« After many years, the maximum IRA contribution limits for 2013 will be $500 larger. For 2008-2012, if a person was not age 50 as of December 31, then his or her maximum contribution was $5,000 assuming he or she had compensation of at least $5,000. This limit increases to $5,500 for 2013. For 2008-2012, if a person was age 50 or older as of December 31, then his or her maximum contribution was $6,000. This limit increases to $6,500 for 2013. The annual catch-up contribution limit for individuals age 50 or older remains at $1,000. Hopefully, contributions for 2013 will be larger than those for 2012 and end the recent decrease in IRA contributions. | Main | IRS Gives Guidance on Qualified Charitable IRA Distributions for 2012 and 2013 »

ATRA Makes Permanent the Coverdell ESA Law Changes Made in 2001

Posted by James M. Carlson
May 14 2013

Unlike with the QCD which has had another 2 year short term extension, the Coverdell ESA changes of 2001 have been adopted on a permanent basis. The main changes are: the maximum contribution limits remains at $2,000 and is not reduced to $500, qualifying education expenses are all school related education expenses and not just post-secondary expenses and the special rules applying to an individual who has special needs.

The IRS should be revising its model Coverdell ESA forms (Form 5305-E and 5305-EA) to incorporate the special laws applying to individuals with special needs and the law authorizing military death gratuities be rolled over into a Coverdell ESA. Certain family members of soldiers who receive military death death benefits may make a rollover contribution, subject to certain limits, up to 100% of such benefits into a Coverdell ESA.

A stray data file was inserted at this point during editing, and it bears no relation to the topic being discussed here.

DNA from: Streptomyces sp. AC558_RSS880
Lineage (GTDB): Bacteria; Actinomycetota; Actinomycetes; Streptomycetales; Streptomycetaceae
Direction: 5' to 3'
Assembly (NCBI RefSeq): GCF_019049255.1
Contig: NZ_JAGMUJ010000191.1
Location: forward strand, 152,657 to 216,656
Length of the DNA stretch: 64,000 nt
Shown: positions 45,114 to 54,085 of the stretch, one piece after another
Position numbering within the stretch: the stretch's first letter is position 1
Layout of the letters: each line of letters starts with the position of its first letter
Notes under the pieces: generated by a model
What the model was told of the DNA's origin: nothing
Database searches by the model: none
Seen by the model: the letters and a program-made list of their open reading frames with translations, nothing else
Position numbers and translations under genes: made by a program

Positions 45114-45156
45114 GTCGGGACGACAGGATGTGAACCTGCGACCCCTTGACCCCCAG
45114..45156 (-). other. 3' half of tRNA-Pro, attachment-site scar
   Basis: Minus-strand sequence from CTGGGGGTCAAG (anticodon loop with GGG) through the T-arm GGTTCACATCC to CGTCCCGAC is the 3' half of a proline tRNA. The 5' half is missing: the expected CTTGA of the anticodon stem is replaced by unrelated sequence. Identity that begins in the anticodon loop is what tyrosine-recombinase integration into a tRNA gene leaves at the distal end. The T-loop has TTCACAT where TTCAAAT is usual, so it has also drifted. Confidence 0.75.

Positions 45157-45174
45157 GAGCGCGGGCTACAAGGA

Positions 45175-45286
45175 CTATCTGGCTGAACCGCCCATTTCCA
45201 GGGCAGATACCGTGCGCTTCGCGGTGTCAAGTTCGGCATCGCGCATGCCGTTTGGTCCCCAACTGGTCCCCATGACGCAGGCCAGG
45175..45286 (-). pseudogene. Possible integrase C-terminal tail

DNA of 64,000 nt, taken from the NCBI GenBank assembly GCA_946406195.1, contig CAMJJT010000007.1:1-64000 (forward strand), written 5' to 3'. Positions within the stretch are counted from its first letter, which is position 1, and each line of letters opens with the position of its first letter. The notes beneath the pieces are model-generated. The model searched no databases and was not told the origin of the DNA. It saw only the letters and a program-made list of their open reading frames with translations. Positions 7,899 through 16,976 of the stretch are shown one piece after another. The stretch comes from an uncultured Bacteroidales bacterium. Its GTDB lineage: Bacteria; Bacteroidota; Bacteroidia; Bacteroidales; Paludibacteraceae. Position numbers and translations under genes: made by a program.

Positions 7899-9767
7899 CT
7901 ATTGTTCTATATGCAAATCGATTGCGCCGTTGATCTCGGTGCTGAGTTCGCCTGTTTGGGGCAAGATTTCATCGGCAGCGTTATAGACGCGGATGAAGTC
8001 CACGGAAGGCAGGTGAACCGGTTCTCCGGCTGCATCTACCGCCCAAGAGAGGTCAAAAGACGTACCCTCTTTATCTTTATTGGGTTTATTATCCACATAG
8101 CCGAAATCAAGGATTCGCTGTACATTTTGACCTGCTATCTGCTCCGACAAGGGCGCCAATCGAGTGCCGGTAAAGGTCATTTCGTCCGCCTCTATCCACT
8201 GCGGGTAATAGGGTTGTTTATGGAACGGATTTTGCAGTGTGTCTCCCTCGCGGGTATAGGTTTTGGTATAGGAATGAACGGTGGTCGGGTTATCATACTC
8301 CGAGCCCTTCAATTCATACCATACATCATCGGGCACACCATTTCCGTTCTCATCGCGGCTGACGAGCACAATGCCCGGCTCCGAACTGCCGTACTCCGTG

CESAs For Special Needs Individuals

2013 Tax/Financial Planning Rule. There should be a Coverdell ESA established for every special needs individual. How many CESAs does your institution service for special needs individuals?

ARTA was enacted into law on January 2, 2013. The CESA law changes in effect from 2002-2011 were made permanent.

The special rules for individuals with special needs are now permanent. A $2,000 annual contribution may be made for an individual with special needs regardless of his or her age. That is, even if he person with special needs is age 39, an annual $2,000 contribution may be made to his or her CESA. As long as the earnings of the CESA are used for the special needs individual's educational needs, such income will not be taxable.

One would expect that many parents, grandparents, sisters, and brothers will choose to establish a Coverdell ESA for an individual with special needs. This assumes they understand the availability of the Coverdell ESA. For whatever reason, the IRS has not yet revised its model CESA forms to authorize and emphasize the special rules for individuals with special needs. Even though the IRS is busy implementing other taxes, the IRS hopefully will make this revision. We at CWF will be revising Coverdell ESA forms to discuss the special rules applying to individuals with special needs.

In many cases the fact that the only tax benefit is relatively nominal (no taxation of the earnings); in some cases, this no taxation of earnings will be a substantial tax benefit. Considering how easy it is to establish a Coverdell ESA, more people should be doing so.

Categories: Coverdell ESAs, Pension Alerts